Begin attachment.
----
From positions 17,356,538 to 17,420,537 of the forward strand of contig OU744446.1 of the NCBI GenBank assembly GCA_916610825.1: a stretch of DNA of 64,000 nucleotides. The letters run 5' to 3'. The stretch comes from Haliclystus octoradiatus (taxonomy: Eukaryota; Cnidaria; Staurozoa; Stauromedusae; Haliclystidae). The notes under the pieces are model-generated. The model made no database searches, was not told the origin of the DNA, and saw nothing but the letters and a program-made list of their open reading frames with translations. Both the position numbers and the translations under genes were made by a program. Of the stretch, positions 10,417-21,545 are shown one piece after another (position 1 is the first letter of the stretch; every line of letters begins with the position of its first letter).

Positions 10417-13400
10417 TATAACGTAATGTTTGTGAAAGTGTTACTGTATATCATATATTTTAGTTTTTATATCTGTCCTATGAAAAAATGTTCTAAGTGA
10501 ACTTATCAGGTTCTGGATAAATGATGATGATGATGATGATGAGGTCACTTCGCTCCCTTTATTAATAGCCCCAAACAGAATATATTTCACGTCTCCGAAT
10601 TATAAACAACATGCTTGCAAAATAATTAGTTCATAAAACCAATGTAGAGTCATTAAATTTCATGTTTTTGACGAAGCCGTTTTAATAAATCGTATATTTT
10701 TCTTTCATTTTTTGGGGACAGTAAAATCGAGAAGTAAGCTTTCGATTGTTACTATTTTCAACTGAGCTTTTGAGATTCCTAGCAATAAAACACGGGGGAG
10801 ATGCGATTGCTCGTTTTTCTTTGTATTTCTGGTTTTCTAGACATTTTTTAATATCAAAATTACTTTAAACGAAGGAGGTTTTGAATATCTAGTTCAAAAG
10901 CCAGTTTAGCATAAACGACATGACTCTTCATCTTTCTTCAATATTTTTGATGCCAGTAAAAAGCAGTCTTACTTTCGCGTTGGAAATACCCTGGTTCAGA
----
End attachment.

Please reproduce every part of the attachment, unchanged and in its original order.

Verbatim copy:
From positions 17,356,538 to 17,420,537 of the forward strand of contig OU744446.1 of the NCBI GenBank assembly GCA_916610825.1: a stretch of DNA of 64,000 nucleotides. The letters run 5' to 3'. The stretch comes from Haliclystus octoradiatus (taxonomy: Eukaryota; Cnidaria; Staurozoa; Stauromedusae; Haliclystidae). The notes under the pieces are model-generated. The model made no database searches, was not told the origin of the DNA, and saw nothing but the letters and a program-made list of their open reading frames with translations. Both the position numbers and the translations under genes were made by a program. Of the stretch, positions 10,417-21,545 are shown one piece after another (position 1 is the first letter of the stretch; every line of letters begins with the position of its first letter).

Positions 10417-13400
10417 TATAACGTAATGTTTGTGAAAGTGTTACTGTATATCATATATTTTAGTTTTTATATCTGTCCTATGAAAAAATGTTCTAAGTGA
10501 ACTTATCAGGTTCTGGATAAATGATGATGATGATGATGATGAGGTCACTTCGCTCCCTTTATTAATAGCCCCAAACAGAATATATTTCACGTCTCCGAAT
10601 TATAAACAACATGCTTGCAAAATAATTAGTTCATAAAACCAATGTAGAGTCATTAAATTTCATGTTTTTGACGAAGCCGTTTTAATAAATCGTATATTTT
10701 TCTTTCATTTTTTGGGGACAGTAAAATCGAGAAGTAAGCTTTCGATTGTTACTATTTTCAACTGAGCTTTTGAGATTCCTAGCAATAAAACACGGGGGAG
10801 ATGCGATTGCTCGTTTTTCTTTGTATTTCTGGTTTTCTAGACATTTTTTAATATCAAAATTACTTTAAACGAAGGAGGTTTTGAATATCTAGTTCAAAAG
10901 CCAGTTTAGCATAAACGACATGACTCTTCATCTTTCTTCAATATTTTTGATGCCAGTAAAAAGCAGTCTTACTTTCGCGTTGGAAATACCCTGGTTCAGA